Jee S.H.,Gachon University |
Kim J.W.,LabGenomics Co. |
Lee J.H.,LabGenomics Co. |
Yoon Y.S.,Gachon University
International Journal of Nanomedicine | Year: 2015
A glass platform with high sensitivity for sexually transmitted diseases microarray is described here. An amino-silane-based self-assembled monolayer was coated on the surface of a glass platform using a novel bubbling method. The optimized surface of the glass platform had highly uniform surface modifications using this method, as well as improved hybridization properties with capture probes in the DNA microarray. On the basis of these results, the improved glass platform serves as a highly reliable and optimal material for the DNA microarray. Moreover, in this study, we demonstrated that our glass platform, manufactured by utilizing the bubbling method, had higher uniformity, shorter processing time, lower background signal, and higher spot signal than the platforms manufactured by the general dipping method. The DNA microarray manufactured with a glass platform prepared using bubbling method can be used as a clinical diagnostic tool. © 2015 Jee et al.
Kim M.I.,Gachon University |
Cho D.,LabGenomics Co. |
Park H.G.,Korea Advanced Institute of Science and Technology
Journal of Nanoscience and Nanotechnology | Year: 2015
In this study, a microscale well-plate colorimetric assay for the multiplexed detection of glucose and cholesterol in clinical human blood samples has been developed. This system utilized one-pot nanocomposite entrapping Fe3O4 magnetic nanoparticles (MNPs) as peroxidase mimetics and glucose oxidase (GOx)/cholesterol oxidase (ChOx) in mesoporous silica to detect glucose and cholesterol in blood samples. The sensing mechanism involves the generation of H2O2 by the catalytic action of an immobilized oxidase on the target molecules in the sample. This subsequently activates the MNPs in the mesopores, thereby leading to the conversion of the substrate into a colored end product. This strategy is used to detect the target glucose or cholesterol molecules in the concentration range of 15-250 mg/dL. The response is highly linear and the lower detection limit is 7.5 mg/dL. The aforementioned colorimetric assay is extremely convenient, and it exhibits a high degree of linearity, precision, and reproducibility when employing real human blood samples. Therefore, this assay can be used in clinical practice for the multiplexed and reliable quantification of glucose and cholesterol. Copyright © 2015 American Scientific Publishers All rights reserved.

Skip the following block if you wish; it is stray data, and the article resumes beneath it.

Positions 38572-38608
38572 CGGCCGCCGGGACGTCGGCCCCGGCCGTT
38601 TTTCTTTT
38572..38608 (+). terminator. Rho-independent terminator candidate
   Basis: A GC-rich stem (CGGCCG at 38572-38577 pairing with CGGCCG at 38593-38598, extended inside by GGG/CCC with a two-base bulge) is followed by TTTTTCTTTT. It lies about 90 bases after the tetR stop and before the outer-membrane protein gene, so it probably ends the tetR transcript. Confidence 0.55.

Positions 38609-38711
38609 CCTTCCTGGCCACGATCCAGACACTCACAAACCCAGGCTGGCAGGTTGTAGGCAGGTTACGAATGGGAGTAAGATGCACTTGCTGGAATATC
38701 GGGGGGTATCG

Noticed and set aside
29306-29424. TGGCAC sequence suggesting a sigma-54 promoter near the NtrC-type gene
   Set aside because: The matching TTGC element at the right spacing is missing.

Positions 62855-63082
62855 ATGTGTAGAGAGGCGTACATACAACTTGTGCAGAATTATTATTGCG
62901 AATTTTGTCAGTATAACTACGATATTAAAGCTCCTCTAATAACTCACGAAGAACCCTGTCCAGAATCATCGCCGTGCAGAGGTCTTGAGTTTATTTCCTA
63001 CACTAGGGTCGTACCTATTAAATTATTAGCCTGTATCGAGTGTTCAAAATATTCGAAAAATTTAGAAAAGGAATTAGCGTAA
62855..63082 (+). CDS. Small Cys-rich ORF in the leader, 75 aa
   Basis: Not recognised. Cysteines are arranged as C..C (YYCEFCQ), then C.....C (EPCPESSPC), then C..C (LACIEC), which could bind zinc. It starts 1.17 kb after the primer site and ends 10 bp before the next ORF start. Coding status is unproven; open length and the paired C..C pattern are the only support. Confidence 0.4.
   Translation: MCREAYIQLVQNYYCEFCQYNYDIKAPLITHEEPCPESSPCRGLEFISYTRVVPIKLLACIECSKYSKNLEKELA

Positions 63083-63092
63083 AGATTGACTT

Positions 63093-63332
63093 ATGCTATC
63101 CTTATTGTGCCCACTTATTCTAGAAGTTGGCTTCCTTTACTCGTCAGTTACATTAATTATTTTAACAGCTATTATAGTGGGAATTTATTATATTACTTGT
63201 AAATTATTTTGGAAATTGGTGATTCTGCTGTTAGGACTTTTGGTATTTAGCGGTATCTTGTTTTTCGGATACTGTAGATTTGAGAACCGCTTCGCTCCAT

PubMed | Labgenomics Co., Korean University of Science and Technology and Korea Advanced Institute of Science and Technology
Type: | Journal: Biosensors & bioelectronics | Year: 2016
We herein describe a new mass spectrometry-based method for multiplex SNP genotyping by utilizing allele-specific ligation and strand displacement amplification (SDA) reaction. In this method, allele-specific ligation is first performed to discriminate base sequence variations at the SNP site within the PCR-amplified target DNA. The primary ligation probe is extended by a universal primer annealing site while the secondary ligation probe has base sequences as an overhang with a nicking enzyme recognition site and complementary mass marker sequence. The ligation probe pairs are ligated by DNA ligase only at specific allele in the target DNA and the resulting ligated product serves as a template to promote the SDA reaction using a universal primer. This process isothermally amplifies short DNA fragments, called mass markers, to be analyzed by mass spectrometry. By varying the sizes of the mass markers, we successfully demonstrated the multiplex SNP genotyping capability of this method by reliably identifying several BRCA mutations in a multiplex manner with mass spectrometry.
Korea Advanced Institute of Science, Technology and Labgenomics Co. | Date: 2011-11-29
A DNA chip for diagnosis of genitourinary infection, and in particular, a DNA chip for diagnosis of genitourinary infection on which oligonucleotide probes for detecting fourteen genitourinary infection pathogens are immobilized is provided. The DNA chip for diagnosis of genitourinary infections may accurately and rapidly analyze infections of fourteen genitourinary infections including multiple infections in various samples with high sensitivity, high specificity, and high reproducibility. Accordingly, the DNA chip may be used for diagnosis and treatment of genitourinary infections in primary health care institutions.
Labgenomics Co. | Date: 2010-05-20
Provided are a microorganism for use in quantification of homocysteine and methionine and a method of quantifying homocysteine and methionine in a sample by using the microorganism.